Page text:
9 Ways a Virtual Assistant Can Help Event Planners

Find out how to get an extra set of hands to help you tackle your to-do list.

By Mitra Sorrells July 22, 2014, 7:30 AM EDT

Illustration: Cornelia Stiles/BizBash

Researching venues, contacting caterers, communicating with vendors, lining up speakers, managing registration—those are just a few of the tasks planners have to take care of for their events. If you feel like there are never enough hours in the day to get your work done, you may want to think about enlisting the services of a virtual assistant. Companies such as eaHelp and Zirtual employ hundreds of U.S.-based assistants—many with specific skills in event planning, marketing, and social media—who are ready to help planners, whether it's for several hours each day or just a few hours each month.

“I love having the extra help with time-consuming tasks, like guest flight-tracking for destination events, keeping internal documents updated, and re-ordering supplies,” says Stefanie Miles, owner of Dallas-based Stefanie Miles Events, a full-service event design and planning company. “Delegating tasks frees me up to spend my time and energy directly with clients and creative partners.”

Miles has been a Zirtual client for three months, using her assistant for both personal and professional tasks. She says the biggest challenge was learning to delegate, but doing so has allowed her to focus on growing her business. The key to a successful working relationship with a virtual assistant is clear communication about your needs and expectations, which can usually takes place through phones calls, emails, or text messages. “Some clients arrange one call a week on Monday mornings and spend 20 minutes explaining what they are looking for and let their assistants run with it for the week,” said Shoshana Bennett, Zirtual’s marketing manager. “Others are in communication every day. Some use it project-based and others use it for day-to-day needs.”

Here are examples of the types of tasks a virtual assistant can manage:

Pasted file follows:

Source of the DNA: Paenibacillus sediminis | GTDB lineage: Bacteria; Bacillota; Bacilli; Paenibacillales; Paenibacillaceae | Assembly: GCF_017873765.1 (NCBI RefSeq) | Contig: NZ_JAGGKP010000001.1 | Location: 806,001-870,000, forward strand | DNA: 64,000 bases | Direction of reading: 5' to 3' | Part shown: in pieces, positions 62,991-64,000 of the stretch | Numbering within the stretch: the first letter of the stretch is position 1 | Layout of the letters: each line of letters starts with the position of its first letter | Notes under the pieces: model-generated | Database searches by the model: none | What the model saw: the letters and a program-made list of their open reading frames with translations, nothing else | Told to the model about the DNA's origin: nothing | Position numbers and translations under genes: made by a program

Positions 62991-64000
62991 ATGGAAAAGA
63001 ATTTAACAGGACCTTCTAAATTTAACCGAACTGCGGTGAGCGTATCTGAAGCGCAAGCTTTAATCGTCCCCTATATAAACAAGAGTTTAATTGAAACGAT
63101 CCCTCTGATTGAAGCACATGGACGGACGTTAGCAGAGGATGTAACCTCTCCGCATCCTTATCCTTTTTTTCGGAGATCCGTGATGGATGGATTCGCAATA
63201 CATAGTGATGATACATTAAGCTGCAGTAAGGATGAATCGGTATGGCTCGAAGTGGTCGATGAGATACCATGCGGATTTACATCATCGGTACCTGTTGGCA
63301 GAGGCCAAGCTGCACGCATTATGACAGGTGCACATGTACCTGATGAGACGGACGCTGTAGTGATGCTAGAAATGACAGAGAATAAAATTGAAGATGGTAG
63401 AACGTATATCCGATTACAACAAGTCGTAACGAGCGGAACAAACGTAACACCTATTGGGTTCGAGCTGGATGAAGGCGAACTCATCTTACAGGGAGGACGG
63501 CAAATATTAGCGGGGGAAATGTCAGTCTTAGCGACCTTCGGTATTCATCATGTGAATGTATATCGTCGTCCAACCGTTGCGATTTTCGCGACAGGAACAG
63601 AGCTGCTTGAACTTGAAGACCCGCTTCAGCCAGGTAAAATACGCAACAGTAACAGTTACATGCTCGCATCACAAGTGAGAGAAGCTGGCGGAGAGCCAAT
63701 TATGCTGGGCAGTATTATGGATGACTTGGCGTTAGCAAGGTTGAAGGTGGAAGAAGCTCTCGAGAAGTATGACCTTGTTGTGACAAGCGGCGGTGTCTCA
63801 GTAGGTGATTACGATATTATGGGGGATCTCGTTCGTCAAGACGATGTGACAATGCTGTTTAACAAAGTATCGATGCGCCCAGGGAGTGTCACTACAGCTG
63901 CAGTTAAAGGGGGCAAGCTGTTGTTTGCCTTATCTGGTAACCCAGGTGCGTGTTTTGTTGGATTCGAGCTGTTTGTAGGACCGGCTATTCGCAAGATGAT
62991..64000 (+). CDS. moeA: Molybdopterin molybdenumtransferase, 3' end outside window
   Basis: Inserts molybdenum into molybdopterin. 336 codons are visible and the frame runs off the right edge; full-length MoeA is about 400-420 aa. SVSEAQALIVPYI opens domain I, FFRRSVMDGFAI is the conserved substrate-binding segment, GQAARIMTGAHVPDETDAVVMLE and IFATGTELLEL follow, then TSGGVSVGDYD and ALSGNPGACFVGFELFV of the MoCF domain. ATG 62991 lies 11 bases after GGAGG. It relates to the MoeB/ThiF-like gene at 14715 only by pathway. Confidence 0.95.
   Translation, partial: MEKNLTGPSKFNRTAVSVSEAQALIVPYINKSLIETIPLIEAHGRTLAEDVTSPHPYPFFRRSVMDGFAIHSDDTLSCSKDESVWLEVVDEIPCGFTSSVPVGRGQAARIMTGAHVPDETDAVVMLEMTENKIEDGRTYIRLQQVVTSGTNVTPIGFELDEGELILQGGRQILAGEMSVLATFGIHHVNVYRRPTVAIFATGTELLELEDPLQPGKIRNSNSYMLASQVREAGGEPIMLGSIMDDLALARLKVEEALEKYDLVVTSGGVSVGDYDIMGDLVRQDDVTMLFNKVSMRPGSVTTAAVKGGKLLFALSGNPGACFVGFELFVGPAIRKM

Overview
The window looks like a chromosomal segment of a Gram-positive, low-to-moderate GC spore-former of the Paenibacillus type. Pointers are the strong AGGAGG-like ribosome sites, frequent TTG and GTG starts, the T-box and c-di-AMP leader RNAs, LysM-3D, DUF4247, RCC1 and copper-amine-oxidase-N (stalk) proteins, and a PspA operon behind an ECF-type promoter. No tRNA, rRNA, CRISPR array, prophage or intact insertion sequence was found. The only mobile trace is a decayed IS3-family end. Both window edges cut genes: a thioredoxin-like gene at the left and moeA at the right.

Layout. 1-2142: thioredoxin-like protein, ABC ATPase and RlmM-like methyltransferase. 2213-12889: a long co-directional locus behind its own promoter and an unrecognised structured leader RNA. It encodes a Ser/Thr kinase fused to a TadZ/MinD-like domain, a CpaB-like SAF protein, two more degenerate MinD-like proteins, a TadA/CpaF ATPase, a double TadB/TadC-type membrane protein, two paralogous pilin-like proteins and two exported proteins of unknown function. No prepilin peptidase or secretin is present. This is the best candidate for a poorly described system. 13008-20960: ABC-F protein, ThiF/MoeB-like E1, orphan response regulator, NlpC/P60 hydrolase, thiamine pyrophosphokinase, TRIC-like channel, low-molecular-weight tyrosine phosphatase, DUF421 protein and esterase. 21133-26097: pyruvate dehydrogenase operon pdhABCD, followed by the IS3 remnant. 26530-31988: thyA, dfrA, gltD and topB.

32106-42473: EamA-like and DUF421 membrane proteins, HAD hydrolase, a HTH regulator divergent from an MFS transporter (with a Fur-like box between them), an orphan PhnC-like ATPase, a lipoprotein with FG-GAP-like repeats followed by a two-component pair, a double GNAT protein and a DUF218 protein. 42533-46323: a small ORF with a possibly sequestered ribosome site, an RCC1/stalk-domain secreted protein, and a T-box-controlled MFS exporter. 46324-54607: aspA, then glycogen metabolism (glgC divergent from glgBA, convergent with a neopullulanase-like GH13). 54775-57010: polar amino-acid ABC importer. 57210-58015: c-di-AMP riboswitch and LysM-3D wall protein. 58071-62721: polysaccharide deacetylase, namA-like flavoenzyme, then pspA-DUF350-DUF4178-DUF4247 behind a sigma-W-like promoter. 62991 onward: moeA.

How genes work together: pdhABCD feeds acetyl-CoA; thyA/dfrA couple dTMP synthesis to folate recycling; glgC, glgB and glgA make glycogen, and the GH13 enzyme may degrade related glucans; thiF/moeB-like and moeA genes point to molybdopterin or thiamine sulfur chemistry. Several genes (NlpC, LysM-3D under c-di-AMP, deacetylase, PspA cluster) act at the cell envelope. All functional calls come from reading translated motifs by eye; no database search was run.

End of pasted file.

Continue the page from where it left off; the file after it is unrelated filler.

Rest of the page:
1. Calendar. Your assistant can manage, schedule, and confirm your appointments if you use a cloud-based calendar system.
2. Email. Think of how much time you spend managing your inbox. You can set up your account so your virtual assistant can screen messages, respond, and forward to you messages that require your direct attention.
3. Research. Let your virtual assistant do the initial digging to find venues, vendors, transportation options, entertainment, speakers, gift items, and more.
4. Travel. Your assistant can handle travel arrangements for you, your speakers, and others.
5. Project management. If you use a collaborative event planning system, such as Quickmobile’s Mobile Planner, Planning Pod, or Goombal, you can give a virtual assistant access to manage aspects of the planning, track deadlines, and verify completed tasks.
6. Budgets. Turn over responsibility for expense and revenue tracking and invoicing to your assistant.
7. Communication. Put your assistant in charge of outgoing and incoming communication with attendees, speakers, sponsors, vendors, and others.
8. Proofreading. Use your virtual assistant as a second set of eyes to check all written materials and graphics.
9. Social media. Share login information so your virtual assistant can post content and respond to comments on sites such as Twitter, LinkedIn, or YouTube.

Sign up for the BizBash Daily - stay current with the event industry.
Your email inquiry will be sent to 3 venue